Baltimore State’s Attorney Marilyn Mosby appeared on two national television networks Tuesday and said the actions of Derek Chauvin, convicted of murdering George Floyd, are representative of policing in America.
Mosby, who has clashed with police at times and received national attention six years ago after she charged six Baltimore Police officers following the arrest and death of Freddie Gray, made the comments on MSNBC’s 11th Hour with Brian Williams, and on CNN’s Tonight with Don Lemon.
While Mosby has been quick to call out the actions of rogue officers or bring sweeping indictments — such when she brought dozens of abuse charges against veteran Baltimore Sgt. Ethan Newberg in 2019 — Tuesday’s comments directly rebutted arguments that Chauvin did not represent police officers in general.
“What Derek Chauvin did to George Floyd is absolutely policing in America for Black people in this country,” Mosby said about 10 minutes into the broadcast. “The infliction of excessive force, the violation of de-escalation policies, the refusal to render aid, the complete and utter indifference to the lives of Black people is exactly what policing has been, and continues to be in America for Black people in this country.”
Chauvin, who was captured on cell phone video kneeling on Floyd’s neck for more than nine minutes, was convicted by jurors in Minnesota Tuesday on all three counts of second-degree murder, third-degree murder and manslaughter.
Floyd’s death last May sparked months of protests across the country and widespread calls for police reform. This year, the Maryland legislature passed a number of policing reforms in response to Floyd’s death.
Mosby brought charges against six Baltimore Police officers on May 1, 2015, after Gray, 25, died of severe neck injuries suffered in the back of a police transport van. He’d been shackled and handcuffed, but not secured in a seat belt. His death sparked days of protests that erupted into unrest. The charges against the officers ranged from second-degree depraved-heart murder to manslaughter, reckless endangerment and misconduct in office against six police officers involved in his arrest.
All of the cases brought by Mosby resulted in acquittal or were dismissed, and all officers returned to the police force. The city’s police union has battled Mosby’s office in the ensuing years.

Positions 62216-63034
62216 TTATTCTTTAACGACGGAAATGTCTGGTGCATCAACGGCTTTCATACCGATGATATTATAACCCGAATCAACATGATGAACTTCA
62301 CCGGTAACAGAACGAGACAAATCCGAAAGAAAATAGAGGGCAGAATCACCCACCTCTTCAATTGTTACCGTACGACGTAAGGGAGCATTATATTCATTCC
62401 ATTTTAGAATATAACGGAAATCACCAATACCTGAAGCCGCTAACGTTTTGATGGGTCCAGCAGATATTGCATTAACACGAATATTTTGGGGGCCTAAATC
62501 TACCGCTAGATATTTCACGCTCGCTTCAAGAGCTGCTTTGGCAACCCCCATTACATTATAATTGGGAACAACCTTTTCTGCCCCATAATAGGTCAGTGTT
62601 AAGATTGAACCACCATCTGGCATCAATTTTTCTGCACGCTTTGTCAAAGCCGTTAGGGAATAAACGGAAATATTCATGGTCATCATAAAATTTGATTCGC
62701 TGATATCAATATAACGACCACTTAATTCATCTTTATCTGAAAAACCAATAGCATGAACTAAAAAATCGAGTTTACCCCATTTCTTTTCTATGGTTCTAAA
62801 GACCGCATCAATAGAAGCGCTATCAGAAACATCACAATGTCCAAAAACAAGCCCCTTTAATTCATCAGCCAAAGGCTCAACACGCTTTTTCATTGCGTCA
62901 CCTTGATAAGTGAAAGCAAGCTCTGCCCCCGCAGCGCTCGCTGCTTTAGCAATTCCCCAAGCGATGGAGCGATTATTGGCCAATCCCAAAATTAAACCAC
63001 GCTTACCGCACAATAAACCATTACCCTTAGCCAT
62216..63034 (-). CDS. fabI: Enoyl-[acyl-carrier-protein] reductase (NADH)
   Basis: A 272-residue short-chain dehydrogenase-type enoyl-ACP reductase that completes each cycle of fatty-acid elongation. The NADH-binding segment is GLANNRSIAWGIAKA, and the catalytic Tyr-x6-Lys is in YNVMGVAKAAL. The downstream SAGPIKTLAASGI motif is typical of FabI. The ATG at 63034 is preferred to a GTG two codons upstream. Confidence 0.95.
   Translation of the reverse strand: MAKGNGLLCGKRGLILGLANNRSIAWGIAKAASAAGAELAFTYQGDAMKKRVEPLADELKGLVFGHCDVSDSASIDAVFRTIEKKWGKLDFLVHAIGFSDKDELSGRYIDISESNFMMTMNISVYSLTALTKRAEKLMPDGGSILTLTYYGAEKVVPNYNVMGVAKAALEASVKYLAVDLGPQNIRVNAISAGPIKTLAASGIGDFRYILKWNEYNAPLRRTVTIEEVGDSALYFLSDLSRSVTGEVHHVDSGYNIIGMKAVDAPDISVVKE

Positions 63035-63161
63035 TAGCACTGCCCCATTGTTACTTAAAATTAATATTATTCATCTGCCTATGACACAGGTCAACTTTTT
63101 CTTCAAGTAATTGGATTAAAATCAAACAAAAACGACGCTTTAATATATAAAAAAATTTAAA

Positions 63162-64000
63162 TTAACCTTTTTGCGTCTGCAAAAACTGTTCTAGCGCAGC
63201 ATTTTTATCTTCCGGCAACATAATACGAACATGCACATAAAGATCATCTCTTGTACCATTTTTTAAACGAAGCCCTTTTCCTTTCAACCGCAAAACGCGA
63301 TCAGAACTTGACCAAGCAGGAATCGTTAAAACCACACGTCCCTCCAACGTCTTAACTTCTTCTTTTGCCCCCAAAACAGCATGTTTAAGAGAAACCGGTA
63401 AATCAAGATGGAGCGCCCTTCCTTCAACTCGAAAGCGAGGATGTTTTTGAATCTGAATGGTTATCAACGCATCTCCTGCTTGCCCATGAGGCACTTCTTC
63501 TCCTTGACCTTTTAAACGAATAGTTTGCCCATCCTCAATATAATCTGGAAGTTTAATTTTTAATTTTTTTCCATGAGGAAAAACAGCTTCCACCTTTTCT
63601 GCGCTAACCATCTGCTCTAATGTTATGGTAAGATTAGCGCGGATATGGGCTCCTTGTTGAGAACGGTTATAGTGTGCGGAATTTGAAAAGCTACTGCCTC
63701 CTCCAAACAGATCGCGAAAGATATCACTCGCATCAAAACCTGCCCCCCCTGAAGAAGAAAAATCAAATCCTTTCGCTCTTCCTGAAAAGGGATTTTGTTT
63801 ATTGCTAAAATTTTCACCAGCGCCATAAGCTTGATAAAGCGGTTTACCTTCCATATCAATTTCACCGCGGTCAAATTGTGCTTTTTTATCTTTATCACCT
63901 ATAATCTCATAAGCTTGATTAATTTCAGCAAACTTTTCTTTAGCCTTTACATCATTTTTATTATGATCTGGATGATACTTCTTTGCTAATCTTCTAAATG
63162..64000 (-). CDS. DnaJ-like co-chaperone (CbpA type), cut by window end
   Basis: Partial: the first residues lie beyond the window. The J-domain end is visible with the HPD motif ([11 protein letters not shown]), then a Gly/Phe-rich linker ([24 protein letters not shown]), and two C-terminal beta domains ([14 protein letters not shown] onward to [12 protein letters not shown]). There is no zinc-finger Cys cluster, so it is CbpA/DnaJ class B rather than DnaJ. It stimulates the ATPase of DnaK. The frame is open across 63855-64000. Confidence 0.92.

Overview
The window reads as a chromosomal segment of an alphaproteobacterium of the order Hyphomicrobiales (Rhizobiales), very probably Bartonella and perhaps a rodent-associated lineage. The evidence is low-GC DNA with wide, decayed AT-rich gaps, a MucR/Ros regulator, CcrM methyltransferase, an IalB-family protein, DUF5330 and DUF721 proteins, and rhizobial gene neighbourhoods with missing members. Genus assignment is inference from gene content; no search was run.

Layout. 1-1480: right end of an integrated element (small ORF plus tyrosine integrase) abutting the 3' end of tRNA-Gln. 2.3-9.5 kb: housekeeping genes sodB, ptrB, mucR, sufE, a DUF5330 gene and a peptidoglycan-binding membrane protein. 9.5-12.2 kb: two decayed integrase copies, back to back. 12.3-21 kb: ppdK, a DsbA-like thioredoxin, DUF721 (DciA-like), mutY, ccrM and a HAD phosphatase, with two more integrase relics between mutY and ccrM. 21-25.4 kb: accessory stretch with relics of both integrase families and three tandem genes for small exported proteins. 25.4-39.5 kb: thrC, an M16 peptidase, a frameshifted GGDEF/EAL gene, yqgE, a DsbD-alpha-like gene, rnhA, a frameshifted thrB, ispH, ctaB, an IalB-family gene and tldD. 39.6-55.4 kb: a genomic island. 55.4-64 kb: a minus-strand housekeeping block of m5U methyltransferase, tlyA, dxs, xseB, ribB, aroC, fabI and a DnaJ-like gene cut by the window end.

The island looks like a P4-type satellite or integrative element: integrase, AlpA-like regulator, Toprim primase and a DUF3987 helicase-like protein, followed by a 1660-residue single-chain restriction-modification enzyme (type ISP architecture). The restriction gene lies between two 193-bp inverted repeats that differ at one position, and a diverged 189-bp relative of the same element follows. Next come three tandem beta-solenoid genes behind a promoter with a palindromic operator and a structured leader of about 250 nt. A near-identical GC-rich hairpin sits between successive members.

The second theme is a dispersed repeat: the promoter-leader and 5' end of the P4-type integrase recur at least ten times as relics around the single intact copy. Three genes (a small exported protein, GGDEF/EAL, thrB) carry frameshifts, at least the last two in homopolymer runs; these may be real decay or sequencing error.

Mike Mancuso, president of the Fraternal Order of Police Lodge 3, did not respond to a request for comment Wednesday.
On MSNBC, Mosby said the Chauvin verdict “marks a turning point.”
She said that “the stakes couldn’t have been higher, not just for that family who deserve some semblance of justice for the tragic murder of their loved one captured on film. But also the stakes couldn`t be higher for us as a country, right, as the world watched America`s justice system.”
Mosby’s comments are the latest in which she has decried police misconduct. She has also testified before state lawmakers, and has called for reforms, including on how officers are investigated.
On Wednesday night, Mosby took a different tone, praising the current leadership of the Baltimore Police Department, noting the high volume of commissioners during her term and saying she and the current administration are on the same page.
During a Southwestern District commanders’ meeting with residents over Zoom on Wednesday, Mosby interjected to praise Maj. Joel Heiss.
“Right now when policing is under attack, it’s important to appreciate those who give and sacrifice or our community. We love and appreciate you,” Mosby said.
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In her comments Tuesday night, Mosby went on to say that Floyd’s death represents a larger problem with policing, which she said has been more aggressive against Black Americans. And she disagreed with statements made by a prosecutor who helped win a conviction against Chauvin.
During the closing arguments, prosecutor Steven Schleicher told jurors, “To be clear, this case is called the state of Minnesota vs. Derek Chauvin. This is not called the state of Minnesota versus the police.”
Mosby countered that the verdict marks an important moment, “because there`s finally an acknowledgement of what it`s been like for Black people in this country, is finally a recognition that our lives matter, too.”
When asked about Mosby’s comments, Baltimore Police spokeswoman Lindsey Eldridge pointed to statements that Baltimore Police Commissioner Michael Harrison made in response to the verdict in the Chauvin case.
“This is not how any officer should conduct themselves,” Harrison said in a statement, criticizing Chauvin’s action.
“As a law enforcement executive, the actions and conduct of Chauvin not only failed to represent the oath to protect and serve, but it was shocking to the consciousness to every human being that watched that video, and I believe that justice has been appropriately served,” Harrison said.
Baltimore Sun reporter Justin Fenton contributed to this article.